Tragedy hit in the form of breast cancer, taking the life of the first mate who, Harley implied, had been the catalyst for the couple's maritime exploits. The widower took his watery ward and wallowed down to Florida. After some time, he became smitten with an inland wench and the cost of courtship usurped the expenses of Agape's ministrations. In due time, our dejected ketch found herself moored and ignored in the waterway of Tequesta. Her neglected stuffing boxAn assembly which is used between sliding or turning parts, such as on a shaft between an inboard motor and a propeller, and prevents sea water from entering a boat. wept, and lifeless batteries could not spark the pump into keeping her tears at bay. With less than a decade under her keel, our spurned ship found herself slipping slowly into the sea.

Followed By A Moon Snail
Fortunately, in the autumn of 1996 resurrection was about to arrive all the way from Northern California. Searching for a sailboat to live-aboard and learn, a couple of optimistic swabbies saw possibilities in our sad little bucket of teak so sinfully left to ruin. With a borrowed dingy and a rented pump, the tenacious treasure hunters climbed aboard, waded through the puddled cabin sole, tightened the leaking stuffing box, and buoyed Agape up out of her misery.
In My Bearings
~ In My Bearings ~

By October, the dynamic deckhands made a discount deal for the derelict, docked their bargain booty at the Blowing Rocks marina (found on a set of floating key fobs chained to the deck key), and dubbed her "Moon Snail". In due course, the lunar limpet was brought back to her Bristol beauty, all the while sailing between St. Augustine and Biscayne Bay. Once comfortable with their nautical knowledge, the skipper and his first mate turned the rudder toward the Abacos. Moon Snail's sails must have billowed with the joy of finally being in the offshore element for which she was built.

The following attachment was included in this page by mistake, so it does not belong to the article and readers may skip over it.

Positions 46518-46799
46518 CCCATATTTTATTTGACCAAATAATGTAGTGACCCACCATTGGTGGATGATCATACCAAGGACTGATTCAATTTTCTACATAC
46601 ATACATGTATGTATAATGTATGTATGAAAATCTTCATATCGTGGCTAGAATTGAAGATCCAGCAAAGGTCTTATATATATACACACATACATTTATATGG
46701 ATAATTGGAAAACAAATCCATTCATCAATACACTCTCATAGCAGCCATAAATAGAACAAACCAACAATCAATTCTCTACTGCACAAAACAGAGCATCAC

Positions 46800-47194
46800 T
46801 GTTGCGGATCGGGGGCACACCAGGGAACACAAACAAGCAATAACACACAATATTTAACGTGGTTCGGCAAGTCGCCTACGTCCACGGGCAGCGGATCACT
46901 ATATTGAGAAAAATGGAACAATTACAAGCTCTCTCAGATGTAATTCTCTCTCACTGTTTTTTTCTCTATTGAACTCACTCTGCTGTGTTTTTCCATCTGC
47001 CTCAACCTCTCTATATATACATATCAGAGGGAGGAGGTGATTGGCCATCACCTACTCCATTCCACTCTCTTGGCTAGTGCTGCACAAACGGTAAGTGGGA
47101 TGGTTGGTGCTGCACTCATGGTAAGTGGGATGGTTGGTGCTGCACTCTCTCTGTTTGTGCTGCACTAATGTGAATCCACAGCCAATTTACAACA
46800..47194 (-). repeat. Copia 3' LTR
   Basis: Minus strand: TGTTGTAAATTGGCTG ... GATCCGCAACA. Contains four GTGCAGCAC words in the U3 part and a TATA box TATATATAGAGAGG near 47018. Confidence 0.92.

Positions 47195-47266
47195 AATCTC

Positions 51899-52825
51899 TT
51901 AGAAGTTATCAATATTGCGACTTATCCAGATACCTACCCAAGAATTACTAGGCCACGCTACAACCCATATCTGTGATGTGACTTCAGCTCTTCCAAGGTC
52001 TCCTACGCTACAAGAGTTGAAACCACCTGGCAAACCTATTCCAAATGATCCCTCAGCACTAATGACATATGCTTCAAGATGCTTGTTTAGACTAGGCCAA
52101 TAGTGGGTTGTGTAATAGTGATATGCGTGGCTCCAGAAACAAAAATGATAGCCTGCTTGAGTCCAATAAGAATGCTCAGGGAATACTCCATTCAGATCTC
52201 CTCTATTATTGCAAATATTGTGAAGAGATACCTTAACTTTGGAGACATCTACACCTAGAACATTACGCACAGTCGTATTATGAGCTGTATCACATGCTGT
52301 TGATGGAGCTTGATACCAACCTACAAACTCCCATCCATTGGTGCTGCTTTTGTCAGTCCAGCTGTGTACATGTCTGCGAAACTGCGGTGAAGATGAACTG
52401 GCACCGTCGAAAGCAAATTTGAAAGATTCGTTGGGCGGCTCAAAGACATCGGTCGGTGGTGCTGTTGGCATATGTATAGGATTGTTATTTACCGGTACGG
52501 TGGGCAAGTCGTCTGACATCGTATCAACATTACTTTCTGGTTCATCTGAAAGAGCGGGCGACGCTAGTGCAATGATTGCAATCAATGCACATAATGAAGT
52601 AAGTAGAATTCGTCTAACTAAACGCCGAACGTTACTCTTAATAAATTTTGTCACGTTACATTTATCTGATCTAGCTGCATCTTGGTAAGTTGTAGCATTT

MS-Nomer SV-Vulcania
In 1999, now shipshape and stately, Moon Snail was sold at a tidy profit. Harley handed the helm over to an executive from New Jersey, who immediately scraped her sweet name from her stern and rechristened her 'Vulcania,' a misnomer of epic absurdity in my opinion. The original Vulcania, of which pictures hung in the saloon when we took possession, was a 1920s Italian ocean liner. I could never comprehend the incongruent analogy between a pretentious, profligate passenger ship of fire and a sagacious, self-sufficient sailboat made for wind.

Our chronicler noted that shortly after taking over the title, the magniloquent minded Mad Man was transferred to San Francisco, and planned to have his dwarf-sized cruise ship shipped across the country. Unfortunately for him, the women in his world refused to move and Vulcania never left the east coast. Divorce? Discharge? Detention? Destitution? Harley had no more to add with regard to how our little ship got left on the auction block.

Where I Belong
~ Where I Belong ~
Out of the Corner of My Eye

I found our HC33T's chronology of particular interest in that I feel she may have always been in my bearings. My first sailing experiences took place in 1986, on Lake Erie – the very lake at most likely the very year our Hans Christian was first launched.

Though Erie is a Great Lake, compared to the 95,000 miles of shoreline that surrounds the continental United States, it is but a puddle. Undoubtedly, we were on the same body of water at the same time. Perhaps I saw her sailing by all those years ago. Perhaps she sparked in me, a land-bound nautical novice, the idea of cruising around the world.

In the early 90s, I took my young daughter for an ocean side vacation to, of all places, New Bern North Carolina. Did I see Agape floating in her slip then? I'm certain that beautiful double-ender with her long bowsprit and teak brightwork would have caught my eye.

There were other vacations spent up and down the coast of Florida throughout those years. Did I see Moon Snail anchored off Biscayne Bay when I crossed over to Key Largo? Did she rekindle a decade old dream? And there was one odd-ball adventure to Mystic, Connecticut – a monkey's fist throw from the Pawcatuck River where Vulcania waited for me to find her (and rechristen her with a more fitting name).

Where She Belongs
The joys, exhilaration, and thrills we've experienced onboard, as well as the blood, sweat, and tears we've shed on our boat transformed Re Metau from an inert mass of teak and technology to a tangible essence of sorts; a kindred-spirit, a member of the family, an extension of our lives. In learning about her past, I couldn't help but believe there was the hand of destiny at play. No matter what my imagination invents, I know our future together will fulfill an ocean full of dreams.
About Us
About Re Metau
About Our Journey
Becoming Re Metau
About Our Cruising Kitty
Neptune
Tour Our Floating Home
Big Living on a Little Boat
About Our 1st Boat
A Morgan 24 – Points Unknown